Report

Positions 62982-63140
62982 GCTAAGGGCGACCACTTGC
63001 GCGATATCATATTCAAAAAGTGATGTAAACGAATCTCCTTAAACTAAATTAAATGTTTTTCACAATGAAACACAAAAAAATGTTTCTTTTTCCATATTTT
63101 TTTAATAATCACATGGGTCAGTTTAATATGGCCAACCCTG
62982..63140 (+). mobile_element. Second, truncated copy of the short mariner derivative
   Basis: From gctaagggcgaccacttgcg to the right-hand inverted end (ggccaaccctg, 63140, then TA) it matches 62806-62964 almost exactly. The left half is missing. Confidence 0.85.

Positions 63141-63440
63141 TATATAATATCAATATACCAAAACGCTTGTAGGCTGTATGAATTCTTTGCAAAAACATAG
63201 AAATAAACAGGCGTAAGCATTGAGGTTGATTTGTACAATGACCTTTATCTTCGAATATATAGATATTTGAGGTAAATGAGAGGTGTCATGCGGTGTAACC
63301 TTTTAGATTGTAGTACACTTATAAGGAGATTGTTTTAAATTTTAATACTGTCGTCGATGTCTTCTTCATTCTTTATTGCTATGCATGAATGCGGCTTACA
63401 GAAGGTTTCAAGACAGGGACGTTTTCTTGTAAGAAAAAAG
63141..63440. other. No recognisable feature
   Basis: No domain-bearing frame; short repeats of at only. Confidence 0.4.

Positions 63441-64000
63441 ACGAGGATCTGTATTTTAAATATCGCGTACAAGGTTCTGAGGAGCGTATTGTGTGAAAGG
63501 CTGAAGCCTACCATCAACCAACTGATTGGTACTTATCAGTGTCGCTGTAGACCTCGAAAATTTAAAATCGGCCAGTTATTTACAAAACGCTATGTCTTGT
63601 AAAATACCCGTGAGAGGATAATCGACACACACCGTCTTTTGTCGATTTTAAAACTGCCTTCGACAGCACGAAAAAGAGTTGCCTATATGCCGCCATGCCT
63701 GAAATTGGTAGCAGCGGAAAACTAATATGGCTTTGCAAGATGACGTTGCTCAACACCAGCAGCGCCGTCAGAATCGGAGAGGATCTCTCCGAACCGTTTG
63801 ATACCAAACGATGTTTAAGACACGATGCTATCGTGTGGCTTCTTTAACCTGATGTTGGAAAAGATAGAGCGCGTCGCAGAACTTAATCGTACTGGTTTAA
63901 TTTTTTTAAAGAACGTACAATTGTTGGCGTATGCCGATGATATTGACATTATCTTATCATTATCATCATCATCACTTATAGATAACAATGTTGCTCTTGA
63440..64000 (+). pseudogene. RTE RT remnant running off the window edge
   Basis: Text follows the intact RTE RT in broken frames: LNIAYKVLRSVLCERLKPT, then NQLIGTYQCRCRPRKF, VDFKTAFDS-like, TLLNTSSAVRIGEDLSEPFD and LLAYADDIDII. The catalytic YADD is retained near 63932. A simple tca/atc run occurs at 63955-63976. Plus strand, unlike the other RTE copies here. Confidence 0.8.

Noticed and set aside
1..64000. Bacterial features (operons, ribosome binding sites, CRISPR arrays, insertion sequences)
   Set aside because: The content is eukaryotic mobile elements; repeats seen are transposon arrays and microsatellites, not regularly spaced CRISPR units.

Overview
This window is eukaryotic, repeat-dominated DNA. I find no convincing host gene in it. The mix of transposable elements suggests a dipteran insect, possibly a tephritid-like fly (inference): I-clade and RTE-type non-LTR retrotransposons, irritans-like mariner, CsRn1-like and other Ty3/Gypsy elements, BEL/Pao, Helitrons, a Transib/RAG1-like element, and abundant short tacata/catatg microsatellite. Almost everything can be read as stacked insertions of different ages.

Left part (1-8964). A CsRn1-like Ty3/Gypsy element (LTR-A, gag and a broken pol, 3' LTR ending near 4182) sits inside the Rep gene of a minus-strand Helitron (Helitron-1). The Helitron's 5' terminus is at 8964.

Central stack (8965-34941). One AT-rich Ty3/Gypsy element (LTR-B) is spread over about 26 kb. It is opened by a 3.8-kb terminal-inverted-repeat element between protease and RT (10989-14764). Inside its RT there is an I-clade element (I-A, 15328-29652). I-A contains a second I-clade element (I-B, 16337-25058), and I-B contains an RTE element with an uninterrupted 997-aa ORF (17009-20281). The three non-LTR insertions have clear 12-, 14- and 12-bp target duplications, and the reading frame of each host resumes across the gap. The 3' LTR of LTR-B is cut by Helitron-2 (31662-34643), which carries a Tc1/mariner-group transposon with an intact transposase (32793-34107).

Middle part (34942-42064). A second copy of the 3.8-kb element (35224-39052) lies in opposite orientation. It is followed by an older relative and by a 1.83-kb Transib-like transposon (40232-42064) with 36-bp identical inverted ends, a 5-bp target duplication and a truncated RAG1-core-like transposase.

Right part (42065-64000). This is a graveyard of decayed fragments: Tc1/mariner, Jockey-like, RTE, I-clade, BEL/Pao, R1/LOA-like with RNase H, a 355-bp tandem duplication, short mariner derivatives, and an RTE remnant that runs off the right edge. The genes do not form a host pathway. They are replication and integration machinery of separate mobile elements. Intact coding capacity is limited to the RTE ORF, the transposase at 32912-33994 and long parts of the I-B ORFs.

Meaningful Use of Symbols Two types of symbols most important to algebra, but unfortunately not well understood by many students: Equal Sign (=) and Inequality Signs (˂, ≤, ˃,≥) Variables Teaching Student-Centered Mathematics by Van de Walle, Bay-Williams, Lovin and Karp 1 Meaningful Use of Symbols Border Tiles Equal Sign and Inequality Signs Conceptualizing the Equal and Inequality Signs with a Balance True/False Sentences Relational Thinking Teaching Student-Centered Mathematics by Van de Walle, Bay-Williams, Lovin and Karp 2 Relational Thinking • Takes place when a student observes and uses numeric relationships between two sides of the equal sign rather than actually computing the amounts • This type of thinking is a first step toward generalizing the relationships found in arithmetic to the relationships used when variables are involved Teaching Student-Centered Mathematics by Van de Walle, Bay-Williams, Lovin and Karp 3 Consider two different explanations for placing a 3 in the box for this open sentence: 2.4 ÷ = 4.8 ÷ 6 1. “Since 4.8 ÷ 6 is 0.8, then 2.4 ÷ something is also 0.8, so that must be 3.” 2. “I noticed that 2.4 is half of 4.8, so I need to divide by a number half the size of 6 in order to maintain equivalence, so the number is 3.” Teaching Student-Centered Mathematics by Van de Walle, Bay-Williams, Lovin and Karp 4 Meaningful Use of Symbols Border Tiles Equal Sign Inequality Signs Equality and Inequality Signs with a Balance True/False Sentences Relational Thinking Open Sentences Teaching Student-Centered Mathematics by Van de Walle, Bay-Williams, Lovin and Karp 5 Solving Equations Using a Balance Scale Teaching Student-Centered Mathematics by Van de Walle, Bay-Williams, Lovin and Karp 6 The Meaning of Variables Variables Used as Unknown Values: • One-Variable Situations Teaching Student-Centered Mathematics by Van de Walle, Bay-Williams, Lovin and Karp 7 • Gary ate 14 strawberries, and Jeremy at some, too. The container of 25 strawberries was empty! How many strawberries did Jeremy eat? How could we use what we learned about open sentences to write a statement representing this story problem? Can you use variables instead of ? Teaching Student-Centered Mathematics by Van de Walle, Bay-Williams, Lovin and Karp 8 Two or More Variable Situations: Systems of Equations • Five Problems With Multiple Variables • What’s My Weight? Teaching Student-Centered Mathematics by Van de Walle, Bay-Williams, Lovin and Karp 9 The Meaning of Variables Variables Used as Unknown Values: • One-Variable Situations • Two-or-More-Variables Situations Systems of Equations and Reflect How could you help students bridge the connection from these informal ways of solving to a more formal understanding of systems of equations? Teaching Student-Centered Mathematics by Van de Walle, Bay-Williams, Lovin and Karp 10 Use relational reasoning to determine which ones of the following systems of equations can be solved for or without using algebra. Teaching Student-Centered Mathematics by Van de Walle, Bay-Williams, Lovin and Karp 11 Simplifying Expressions and Solving Equations My Favorite No https://www.youtube.com/watch?v=Rulmok_9HVs Teaching Student-Centered Mathematics by Van de Walle, Bay-Williams, Lovin and Karp 12 Variables Used as Quantities That Vary • a) If you have $10 to spend on $2 granola bars and $1 fruit bars, how many ways can you spend all your money without receiving change? • Use the table below to explore ways to spend your money. Number of $2 granola bars Number of $1 fruit Total amount bars spent ($10) Teaching Student-Centered Mathematics by Van de Walle, Bay-Williams, Lovin and Karp Equation? 13 b) You bought $1.75 pencils and $1.25 erasers from the school store, and you spent exactly $35.00. What might you have purchased? What equation represents this situation? • Use the table below to explore values that work and to look for patterns. Number of $1.75 Number of $1.25 Total amount pencils erasers spent ($35) Teaching Student-Centered Mathematics by Van de Walle, Bay-Williams, Lovin and Karp Equation? 14